"ARIES.  Have you ever considered a treadmill desk or a ball chair?  All it takes is one slight adjustment to your working style to make a considerable difference to your health, well-being and productivity."

The Little Flower and Me


Every so often I ask myself how I ever got into this writing game.

(Note that I say "writing game."  I'd love to call it a business but I htink you have to turn a profit to call something that.  That part is still in my future.)

The answer is, not unlike being a duchess or an undertaker, I was born into it.  Or born in it.  Born that way, maybe that's the term I'm looking for.

There you are, eight years old, you've got this "hold the pencil and form the letters" thing nailed, and you just start.  You write.  You write stories and plays and rhymes.  You fill a blue exam book you found int he basement and you say "Now I have written a book."  It goes on from there. Before you know it you're writing every day.  And before you know it, you find it you don't write every day, you start to feel weird.

Not the other way around, mind you.  Not "people who don't write are normal."  You think you're normal. You can't understand why everyone else isn't doing it.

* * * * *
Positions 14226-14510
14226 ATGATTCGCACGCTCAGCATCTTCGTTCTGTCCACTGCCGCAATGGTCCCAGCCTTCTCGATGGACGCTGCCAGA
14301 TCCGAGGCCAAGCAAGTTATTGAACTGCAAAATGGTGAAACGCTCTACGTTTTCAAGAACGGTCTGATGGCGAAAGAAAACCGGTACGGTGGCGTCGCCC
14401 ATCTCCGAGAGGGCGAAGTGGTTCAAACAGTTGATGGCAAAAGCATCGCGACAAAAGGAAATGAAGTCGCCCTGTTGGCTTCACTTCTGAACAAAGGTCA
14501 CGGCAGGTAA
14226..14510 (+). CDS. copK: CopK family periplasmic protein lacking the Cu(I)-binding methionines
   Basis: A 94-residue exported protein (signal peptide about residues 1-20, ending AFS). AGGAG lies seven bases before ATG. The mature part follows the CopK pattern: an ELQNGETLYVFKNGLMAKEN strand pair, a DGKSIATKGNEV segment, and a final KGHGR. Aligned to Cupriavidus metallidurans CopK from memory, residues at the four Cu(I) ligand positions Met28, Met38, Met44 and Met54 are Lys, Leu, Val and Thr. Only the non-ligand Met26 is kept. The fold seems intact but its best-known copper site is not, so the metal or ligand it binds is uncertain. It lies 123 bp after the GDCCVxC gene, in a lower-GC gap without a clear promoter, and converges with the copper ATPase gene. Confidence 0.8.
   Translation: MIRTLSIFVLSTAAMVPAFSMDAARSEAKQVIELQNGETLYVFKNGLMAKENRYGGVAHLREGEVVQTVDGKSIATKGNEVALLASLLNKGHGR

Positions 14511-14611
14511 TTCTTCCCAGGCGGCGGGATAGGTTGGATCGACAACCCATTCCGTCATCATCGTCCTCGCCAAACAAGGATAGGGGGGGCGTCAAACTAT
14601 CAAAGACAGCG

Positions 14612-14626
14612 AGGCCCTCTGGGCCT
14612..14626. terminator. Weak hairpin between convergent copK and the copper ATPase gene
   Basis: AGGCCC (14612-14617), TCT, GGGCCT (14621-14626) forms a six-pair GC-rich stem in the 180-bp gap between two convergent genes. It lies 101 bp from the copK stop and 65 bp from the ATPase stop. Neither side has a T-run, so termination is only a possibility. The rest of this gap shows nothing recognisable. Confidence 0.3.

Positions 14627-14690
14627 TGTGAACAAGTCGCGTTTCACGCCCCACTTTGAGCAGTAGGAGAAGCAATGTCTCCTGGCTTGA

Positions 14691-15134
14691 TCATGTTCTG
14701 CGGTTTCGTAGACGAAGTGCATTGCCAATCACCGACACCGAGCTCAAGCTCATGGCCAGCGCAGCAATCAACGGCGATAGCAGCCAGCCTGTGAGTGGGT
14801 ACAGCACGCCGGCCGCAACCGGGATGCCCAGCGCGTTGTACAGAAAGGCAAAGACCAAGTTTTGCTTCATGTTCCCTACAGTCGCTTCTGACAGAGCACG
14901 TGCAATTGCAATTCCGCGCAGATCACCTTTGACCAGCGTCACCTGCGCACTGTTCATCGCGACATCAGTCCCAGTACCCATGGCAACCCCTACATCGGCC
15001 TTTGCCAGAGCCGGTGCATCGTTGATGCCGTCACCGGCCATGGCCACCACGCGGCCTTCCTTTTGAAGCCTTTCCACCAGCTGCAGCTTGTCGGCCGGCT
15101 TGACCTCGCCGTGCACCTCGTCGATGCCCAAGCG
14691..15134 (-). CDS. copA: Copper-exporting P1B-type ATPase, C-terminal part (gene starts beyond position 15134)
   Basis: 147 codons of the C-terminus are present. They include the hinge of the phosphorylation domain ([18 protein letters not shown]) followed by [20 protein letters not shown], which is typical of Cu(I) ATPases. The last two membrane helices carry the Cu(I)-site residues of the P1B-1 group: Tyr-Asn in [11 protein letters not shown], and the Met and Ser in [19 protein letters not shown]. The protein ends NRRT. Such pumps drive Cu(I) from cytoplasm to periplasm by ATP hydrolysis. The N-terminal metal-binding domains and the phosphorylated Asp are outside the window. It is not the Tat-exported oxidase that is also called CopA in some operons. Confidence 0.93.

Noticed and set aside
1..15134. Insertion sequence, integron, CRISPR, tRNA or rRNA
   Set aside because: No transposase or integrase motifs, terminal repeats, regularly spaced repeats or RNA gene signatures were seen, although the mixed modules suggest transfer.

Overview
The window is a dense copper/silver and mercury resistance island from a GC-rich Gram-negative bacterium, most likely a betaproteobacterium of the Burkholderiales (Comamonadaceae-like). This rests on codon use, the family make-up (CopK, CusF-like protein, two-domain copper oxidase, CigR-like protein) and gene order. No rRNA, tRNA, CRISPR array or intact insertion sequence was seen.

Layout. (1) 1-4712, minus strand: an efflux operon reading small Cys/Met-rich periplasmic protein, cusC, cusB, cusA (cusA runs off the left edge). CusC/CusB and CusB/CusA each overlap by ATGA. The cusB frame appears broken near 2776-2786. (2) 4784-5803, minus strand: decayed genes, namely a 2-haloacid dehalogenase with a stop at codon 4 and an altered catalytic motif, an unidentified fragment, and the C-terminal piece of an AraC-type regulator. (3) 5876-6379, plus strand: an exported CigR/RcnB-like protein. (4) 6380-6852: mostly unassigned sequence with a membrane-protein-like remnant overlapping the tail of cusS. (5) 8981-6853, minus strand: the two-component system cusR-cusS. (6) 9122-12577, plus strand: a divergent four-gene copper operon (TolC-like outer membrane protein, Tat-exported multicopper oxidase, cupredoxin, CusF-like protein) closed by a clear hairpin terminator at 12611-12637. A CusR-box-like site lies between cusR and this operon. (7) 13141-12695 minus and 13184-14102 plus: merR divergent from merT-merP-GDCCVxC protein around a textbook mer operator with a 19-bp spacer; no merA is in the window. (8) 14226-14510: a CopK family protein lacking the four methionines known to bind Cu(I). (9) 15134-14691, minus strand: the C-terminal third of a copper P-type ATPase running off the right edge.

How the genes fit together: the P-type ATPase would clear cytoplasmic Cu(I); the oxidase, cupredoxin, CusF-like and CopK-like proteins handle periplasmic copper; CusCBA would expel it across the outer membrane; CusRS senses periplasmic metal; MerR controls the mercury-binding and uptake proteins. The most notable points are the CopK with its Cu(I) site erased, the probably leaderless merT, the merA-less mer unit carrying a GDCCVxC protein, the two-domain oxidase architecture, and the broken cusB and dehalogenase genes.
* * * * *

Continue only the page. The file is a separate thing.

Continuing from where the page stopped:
Then you grow up and you realzie that all those years you had it backwards. Those people who didn't write every day?  THEY WERE THE NORMAL ONES.    They were off playing sports and going to parties and graduating from law school.  They had lives, careers, real estate.  That, you realize finally, is what's considered normal American life.

But you can't stop.  You can't stop writing.  It's still true:  writing is the only thing that makes you feel  like yourself.  Well, that and one or two other things, but we won't go into them now.

Now about the Little Flower.

I hate to admit  it but she was never one of my favorite saints.  Until about a week ago.

I knew, of course, that St Therese of Lisieux wrote her "Story of a Soul" because her superior in her Carmelite convent- who I believe was her biological sister at the time- told her she had to. Being the Little Flower she meekly took up her pen and got to work.